Many times, in conversations with family, friends, or potential clients, I am asked why an estate plan is important. The reasons are varied and personal. Here are the five of the reasons I hear in these conversations about the importance and purpose for estate planning.
- I WANT PEACE OF MIND. You work hard to build your live and provide for your family and children. But when it comes to thinking about what ifs, the anxiety arises. For parents with young children, what if the plane crashes on our trip? For parents of children who have been fighting as adults, what will happen if I am not here to make the peace? For parents of children with addictions, how do I prevent them from spending all the inheritance on drugs? The questions that keep people up at night are numerous as the stars in the sky, but the solution is simple: prepare and plan. A properly prepared estate plan can ease the anxiety of what ifs. It can even resolve conflicts over your funeral.
- WHO WILL CARE FOR MY CHILDREN? This is a question that troubles most parents. The struggles over choosing who will raise your children after both parents have passed range from not wanting to offend family members to trusting that a chosen person will be the right person for the child. The easiest solution is often to consider the age of the party, the distance from where you live, and does your child know this person. It is serious conversation to have with your intended guardian.
- I WANT TO PROTECT MY CHILDREN’S INHERITANCE. This is a question we hear with blended families. As families are divorcing, moving and remarrying, the blended family is real issue. Blended families need to consider how will all the children be treated. My family is a blended family, and we have decided to treat all the children as if they were our children together. But other families choose to keep things separate and provide for the children. With families with his, hers, and ours, the planning needs further consideration. The biggest factor for blended families is trusting that your spouse will not change the estate plan after the death of the first spouse to die.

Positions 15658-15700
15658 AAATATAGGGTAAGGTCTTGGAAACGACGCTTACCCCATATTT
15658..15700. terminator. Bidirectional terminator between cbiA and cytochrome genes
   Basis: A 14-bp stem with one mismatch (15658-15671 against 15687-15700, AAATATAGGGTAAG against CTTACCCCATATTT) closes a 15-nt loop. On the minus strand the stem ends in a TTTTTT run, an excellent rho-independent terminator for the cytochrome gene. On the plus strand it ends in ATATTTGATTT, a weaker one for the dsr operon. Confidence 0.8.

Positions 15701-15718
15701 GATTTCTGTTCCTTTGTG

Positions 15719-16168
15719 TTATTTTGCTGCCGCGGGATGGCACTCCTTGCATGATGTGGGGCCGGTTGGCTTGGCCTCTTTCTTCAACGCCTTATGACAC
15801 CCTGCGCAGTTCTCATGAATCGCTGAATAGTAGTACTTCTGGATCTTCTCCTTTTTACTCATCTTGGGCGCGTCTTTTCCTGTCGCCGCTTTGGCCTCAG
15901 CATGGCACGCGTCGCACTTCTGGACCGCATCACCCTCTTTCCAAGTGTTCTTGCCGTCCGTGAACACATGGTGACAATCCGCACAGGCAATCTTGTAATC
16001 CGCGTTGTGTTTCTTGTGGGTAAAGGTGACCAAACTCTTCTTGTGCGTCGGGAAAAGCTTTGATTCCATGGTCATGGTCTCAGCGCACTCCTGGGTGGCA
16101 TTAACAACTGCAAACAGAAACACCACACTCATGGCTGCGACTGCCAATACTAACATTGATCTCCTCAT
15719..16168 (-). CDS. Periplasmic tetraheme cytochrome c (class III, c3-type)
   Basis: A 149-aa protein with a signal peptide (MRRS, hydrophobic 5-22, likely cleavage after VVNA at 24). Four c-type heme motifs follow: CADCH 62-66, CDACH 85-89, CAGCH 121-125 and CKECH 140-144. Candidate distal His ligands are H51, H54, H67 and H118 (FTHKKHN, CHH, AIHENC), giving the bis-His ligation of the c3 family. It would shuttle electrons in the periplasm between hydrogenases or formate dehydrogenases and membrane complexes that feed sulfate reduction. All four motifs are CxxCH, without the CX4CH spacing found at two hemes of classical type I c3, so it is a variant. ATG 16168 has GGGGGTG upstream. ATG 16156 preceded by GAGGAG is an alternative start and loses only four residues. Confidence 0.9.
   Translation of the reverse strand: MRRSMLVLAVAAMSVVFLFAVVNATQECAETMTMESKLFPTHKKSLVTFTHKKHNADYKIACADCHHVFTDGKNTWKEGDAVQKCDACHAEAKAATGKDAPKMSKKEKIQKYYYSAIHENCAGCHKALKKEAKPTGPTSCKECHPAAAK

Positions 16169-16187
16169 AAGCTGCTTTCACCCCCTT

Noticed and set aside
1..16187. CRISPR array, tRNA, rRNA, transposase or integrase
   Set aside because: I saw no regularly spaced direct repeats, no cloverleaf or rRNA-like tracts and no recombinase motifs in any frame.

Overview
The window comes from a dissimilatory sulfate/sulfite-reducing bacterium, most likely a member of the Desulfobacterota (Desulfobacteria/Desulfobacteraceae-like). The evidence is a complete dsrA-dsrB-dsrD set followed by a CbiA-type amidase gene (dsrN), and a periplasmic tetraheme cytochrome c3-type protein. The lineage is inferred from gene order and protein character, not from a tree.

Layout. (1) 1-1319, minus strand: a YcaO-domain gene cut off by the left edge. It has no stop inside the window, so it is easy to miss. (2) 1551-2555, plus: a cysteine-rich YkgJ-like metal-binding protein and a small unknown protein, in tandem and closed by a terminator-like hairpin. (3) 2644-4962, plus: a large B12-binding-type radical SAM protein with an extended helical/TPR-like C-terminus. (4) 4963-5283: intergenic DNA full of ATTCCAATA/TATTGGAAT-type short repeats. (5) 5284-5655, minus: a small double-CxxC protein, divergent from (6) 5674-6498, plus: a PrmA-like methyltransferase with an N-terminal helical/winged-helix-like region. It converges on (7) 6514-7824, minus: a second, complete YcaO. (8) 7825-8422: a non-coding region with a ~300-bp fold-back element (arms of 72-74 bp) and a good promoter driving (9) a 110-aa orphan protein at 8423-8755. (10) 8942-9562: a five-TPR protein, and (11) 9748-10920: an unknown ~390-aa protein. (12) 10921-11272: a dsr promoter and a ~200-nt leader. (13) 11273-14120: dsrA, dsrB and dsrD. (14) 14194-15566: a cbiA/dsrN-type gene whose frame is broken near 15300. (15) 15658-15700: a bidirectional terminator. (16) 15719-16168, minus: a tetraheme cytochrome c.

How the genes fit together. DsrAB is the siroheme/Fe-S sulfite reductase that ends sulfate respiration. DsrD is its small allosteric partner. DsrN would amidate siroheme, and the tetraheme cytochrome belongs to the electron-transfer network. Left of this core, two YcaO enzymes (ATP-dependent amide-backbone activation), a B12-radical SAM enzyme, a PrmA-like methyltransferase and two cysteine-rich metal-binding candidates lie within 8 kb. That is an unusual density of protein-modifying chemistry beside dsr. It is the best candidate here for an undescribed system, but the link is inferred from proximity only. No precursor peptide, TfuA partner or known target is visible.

- YOU DECIDE WHAT YOUR FUTURE (AND YOUR CHILDREN’S FUTURE) WILL LOOK LIKE. Terry Schiavo is the case that is often discussed in my office. It is what prompted me to prepare an estate plan. While thinking ahead to scenarios of being on life support long-term, dying with young children, or developing dementia scares everyone, being able to control what will happen when or if that happens is reassuring. When I was a single mother, I had prepared but not signed an estate plan shortly before I was involved in a near-fatal car accident. While I was conscious to think to tell the first responder to the scene to tell my daycare that I would be late (seriously, I was hit head-on by a semi-tractor and merely thought I would be a few hours late picking up my children), I did not think to rely who to call to retrieve my children. I had not shared this information with the child care provider. But fortunately, my designated guardians knew I had chosen them and heard about my accident on the radio. I could recover knowing that my children were safe, well-cared for, and comforted during this time. Having that peace affected the speed of my recovery as I was not worrying about things that I could not change from the hospital bed easily.
- AVOID PROBATE. Probate is the process of having the court supervise the authentication of your will, valuing your estate assets, distributing your assets to beneficiaries and heirs, and paying creditors in the right order. Probate can take time, sometimes a year or longer depending on the size of your estate and the amount of fighting amongst beneficiaries. Probate is also stressful on your family and for most grieving family members, they need the assistance of a probate attorney to help them navigate the paperwork and process. While many people believe that executing a will avoids probate, this is not the case. A will is a ticket to the probate court. Avoiding probate requires creating a revocable trust or similar assets, creating joint ownership in assets, or contractually disposing of assets upon your death, this is typically beneficiary designations or pay on death accounts.
If you are worried about the future will look like the day after you pass away, call Michigan Gun Law today, we will help you look to the future and make decisions today that will create peace at your family’s time of grief.